I was a social media intern as early as 2009 (Facebook got huge in 2006). When I was taking my journalism degree, many of my reports were about social media: The convergence of media in journalism and how Twitter was impacting the industry, What Google+ was going to be about (they were undecided then and still undecided now) and whether it was going to succeed (no), and how our rhetoric has changed in this age of social media (lol). I then used social media to get an internship, and after said internship, I joined a social media agency.
I don’t know what you think, but I think that’s a lot of social media.
It’s great to be an ‘expert’ in a specific area, but I believe that it’s important to diversify our skill set – in the early stages of our careers and even after – so that we do not fall in too deep in our specialisation that we bury ourselves in a dark pit, hiding from anything else outside our little world. It’s why people travel right? To learn and to experience other cultures and lifestyles, it helps us appreciate what we have and to help us aim for better.
Some people have lost sight of what the right thing is for their clients because they haven’t considered other solutions. It’s normal for traditional agencies to suggest advertising on traditional media, it’s normal for social agencies to suggest activity on social platforms.
I’m a big fan of social media. Trust me. I love how I’m able to get help from my friends and family to get an internship, I love that I can spread the word about of issues that bother me, and I love that I can get recommendations on a good tailor. I also particularly enjoy getting updated on the lives of others, especially if they are my boyfriend’s psychotic ex-girlfriend (no link there, sorry).
But I’ve learnt that social media isn’t always the right answer for brands and products, and it has always been very limiting. Social has to be integrated for it to work, just as ideas have to be intrinsically social to be effective. Even if the clients’ budgets don’t care about integration and social media budgets are usually always separate when it should be an ingrained cost in all marketing efforts.
So I’m not looking for a job in ‘social media’. I’m looking for a job to help brands become more human.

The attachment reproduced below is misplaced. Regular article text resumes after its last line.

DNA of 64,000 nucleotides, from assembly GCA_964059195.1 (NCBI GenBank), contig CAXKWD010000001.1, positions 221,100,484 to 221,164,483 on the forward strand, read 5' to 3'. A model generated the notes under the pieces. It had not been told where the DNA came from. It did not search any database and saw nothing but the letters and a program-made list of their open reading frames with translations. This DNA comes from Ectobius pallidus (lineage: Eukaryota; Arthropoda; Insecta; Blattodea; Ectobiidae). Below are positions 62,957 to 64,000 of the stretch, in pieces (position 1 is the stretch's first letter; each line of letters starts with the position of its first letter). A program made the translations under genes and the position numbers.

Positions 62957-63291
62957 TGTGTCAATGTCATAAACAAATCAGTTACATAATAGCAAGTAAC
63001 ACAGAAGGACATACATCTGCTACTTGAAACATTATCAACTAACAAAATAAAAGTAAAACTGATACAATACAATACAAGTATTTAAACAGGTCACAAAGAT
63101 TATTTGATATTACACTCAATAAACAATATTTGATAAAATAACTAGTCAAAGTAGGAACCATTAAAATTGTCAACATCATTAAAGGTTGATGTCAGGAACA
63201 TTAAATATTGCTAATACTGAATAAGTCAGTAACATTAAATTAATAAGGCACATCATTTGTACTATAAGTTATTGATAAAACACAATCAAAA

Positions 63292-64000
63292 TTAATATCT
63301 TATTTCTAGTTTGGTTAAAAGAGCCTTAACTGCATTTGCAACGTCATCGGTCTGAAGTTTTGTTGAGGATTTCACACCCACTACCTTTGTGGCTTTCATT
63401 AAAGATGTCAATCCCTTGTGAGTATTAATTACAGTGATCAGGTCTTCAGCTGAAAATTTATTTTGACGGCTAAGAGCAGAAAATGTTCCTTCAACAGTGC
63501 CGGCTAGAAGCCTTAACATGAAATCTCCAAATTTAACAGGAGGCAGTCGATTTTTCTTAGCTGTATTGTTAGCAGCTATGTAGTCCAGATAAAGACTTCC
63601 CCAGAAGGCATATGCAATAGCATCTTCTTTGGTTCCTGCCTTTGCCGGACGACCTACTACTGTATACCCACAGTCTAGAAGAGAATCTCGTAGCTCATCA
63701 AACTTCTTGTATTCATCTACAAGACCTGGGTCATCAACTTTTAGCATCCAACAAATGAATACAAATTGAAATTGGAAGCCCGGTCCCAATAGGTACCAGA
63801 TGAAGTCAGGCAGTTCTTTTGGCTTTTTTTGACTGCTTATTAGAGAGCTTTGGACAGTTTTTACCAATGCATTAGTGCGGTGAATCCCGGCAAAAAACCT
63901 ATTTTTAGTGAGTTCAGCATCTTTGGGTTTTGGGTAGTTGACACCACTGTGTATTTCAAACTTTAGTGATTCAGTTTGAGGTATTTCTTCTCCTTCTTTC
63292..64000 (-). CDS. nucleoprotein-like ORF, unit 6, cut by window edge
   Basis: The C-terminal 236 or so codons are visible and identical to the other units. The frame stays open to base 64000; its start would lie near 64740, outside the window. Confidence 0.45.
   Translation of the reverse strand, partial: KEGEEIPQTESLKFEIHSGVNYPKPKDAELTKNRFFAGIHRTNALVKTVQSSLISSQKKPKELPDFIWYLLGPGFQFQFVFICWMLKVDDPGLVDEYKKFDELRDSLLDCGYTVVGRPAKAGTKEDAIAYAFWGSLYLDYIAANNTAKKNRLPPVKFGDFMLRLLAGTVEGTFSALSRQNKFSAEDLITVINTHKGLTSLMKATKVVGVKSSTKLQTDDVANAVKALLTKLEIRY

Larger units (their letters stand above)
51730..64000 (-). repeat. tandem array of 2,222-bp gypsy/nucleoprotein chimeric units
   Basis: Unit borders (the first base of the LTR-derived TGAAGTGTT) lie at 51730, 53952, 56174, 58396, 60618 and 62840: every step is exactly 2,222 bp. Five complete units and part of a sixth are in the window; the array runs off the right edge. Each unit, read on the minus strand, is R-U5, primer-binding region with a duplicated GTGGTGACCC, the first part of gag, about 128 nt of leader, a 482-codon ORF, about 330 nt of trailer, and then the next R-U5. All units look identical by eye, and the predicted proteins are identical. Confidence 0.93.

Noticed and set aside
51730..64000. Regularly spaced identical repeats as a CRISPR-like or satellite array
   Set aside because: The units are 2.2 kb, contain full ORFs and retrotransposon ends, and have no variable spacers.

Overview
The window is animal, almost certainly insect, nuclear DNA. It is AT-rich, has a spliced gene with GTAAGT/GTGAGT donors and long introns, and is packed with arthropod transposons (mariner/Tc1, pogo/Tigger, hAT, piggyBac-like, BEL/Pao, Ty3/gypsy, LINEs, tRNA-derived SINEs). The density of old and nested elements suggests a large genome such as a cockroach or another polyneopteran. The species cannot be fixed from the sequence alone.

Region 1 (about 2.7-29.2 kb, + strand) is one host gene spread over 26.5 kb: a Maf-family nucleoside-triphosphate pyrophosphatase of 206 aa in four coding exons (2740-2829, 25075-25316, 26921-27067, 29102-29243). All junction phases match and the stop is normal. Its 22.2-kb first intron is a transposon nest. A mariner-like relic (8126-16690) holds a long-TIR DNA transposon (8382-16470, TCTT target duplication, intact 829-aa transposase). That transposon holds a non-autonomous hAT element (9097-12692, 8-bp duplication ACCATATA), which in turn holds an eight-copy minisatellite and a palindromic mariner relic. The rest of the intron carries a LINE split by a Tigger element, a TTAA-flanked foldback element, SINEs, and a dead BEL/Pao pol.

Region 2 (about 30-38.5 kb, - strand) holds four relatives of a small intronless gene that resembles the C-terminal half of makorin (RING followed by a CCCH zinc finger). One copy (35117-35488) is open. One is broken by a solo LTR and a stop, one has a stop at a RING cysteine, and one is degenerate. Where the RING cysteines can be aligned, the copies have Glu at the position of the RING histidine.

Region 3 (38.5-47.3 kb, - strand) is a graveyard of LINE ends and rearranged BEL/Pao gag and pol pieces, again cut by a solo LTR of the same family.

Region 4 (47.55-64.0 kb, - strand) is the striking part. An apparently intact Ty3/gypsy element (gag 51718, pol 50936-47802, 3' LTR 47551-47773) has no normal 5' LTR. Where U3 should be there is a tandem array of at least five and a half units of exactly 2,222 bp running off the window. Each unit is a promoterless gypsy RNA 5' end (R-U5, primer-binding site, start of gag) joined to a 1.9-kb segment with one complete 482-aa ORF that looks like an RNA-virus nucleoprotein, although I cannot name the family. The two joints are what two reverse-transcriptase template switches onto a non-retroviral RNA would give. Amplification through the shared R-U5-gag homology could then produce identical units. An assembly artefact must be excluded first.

I hate Google+. I hate it and all the limitations that come with it. And its limitations are why it can boast about its numbers but it can’t actually make a dent in the social networking space.
How many Gmail accounts does one person have? I’m willing to bet it’s more than two, and that’s not including work email accounts that are tied to Gmail.
I have three that I’m juggling. And according to Google, I’d have to create three separate Google+ accounts for the three emails that I have and I have to keep logging in and out of my separate accounts to access different Google products all the time.
Commenting on or liking a YouTube video is the worst when you realise you’re using your work account and you have to then switch to your personal account. I’ve stopped interacting with YouTube and using its liking, subscribing, and playlist features because of the hassle.
So I spent a few hours today messing around on Google+ and deleting things on the account without actually deleting the account. I had to jump through hoops in Picasa to delete my profile photo, but I’m so glad I can add a nickname to this account so that it’s evidently not in use.
Come up with a better plan please, Google. I actually like some of your products.
If there was one question I’m self-conscious about, this is it. I’m not sure why, but working on social media strategies and social media content sometimes feels frivolous when a majority of people seem to think all I do is just play around on Facebook. That’s not true.
I play around with Pinterest, Twitter, Instagram and Tumblr too.
There are thousands of social media blogs and millions of social media experts on Twitter out there. These blogs and influencers get really repetitive really quickly – because ultimately, there are really just three main things you can get out of them:
That brands have to embrace authenticity and transparency, that they should be listening to what people are saying online and having conversations with them, and that they have to invest in content.
They are helpful in understanding social media – and I read them to find out about new tools, new apps and updates in the space. But they’re really not helpful in understanding people – and their relationship with brands. Maybe someone should start one that allows a little insight into people and their behaviours instead.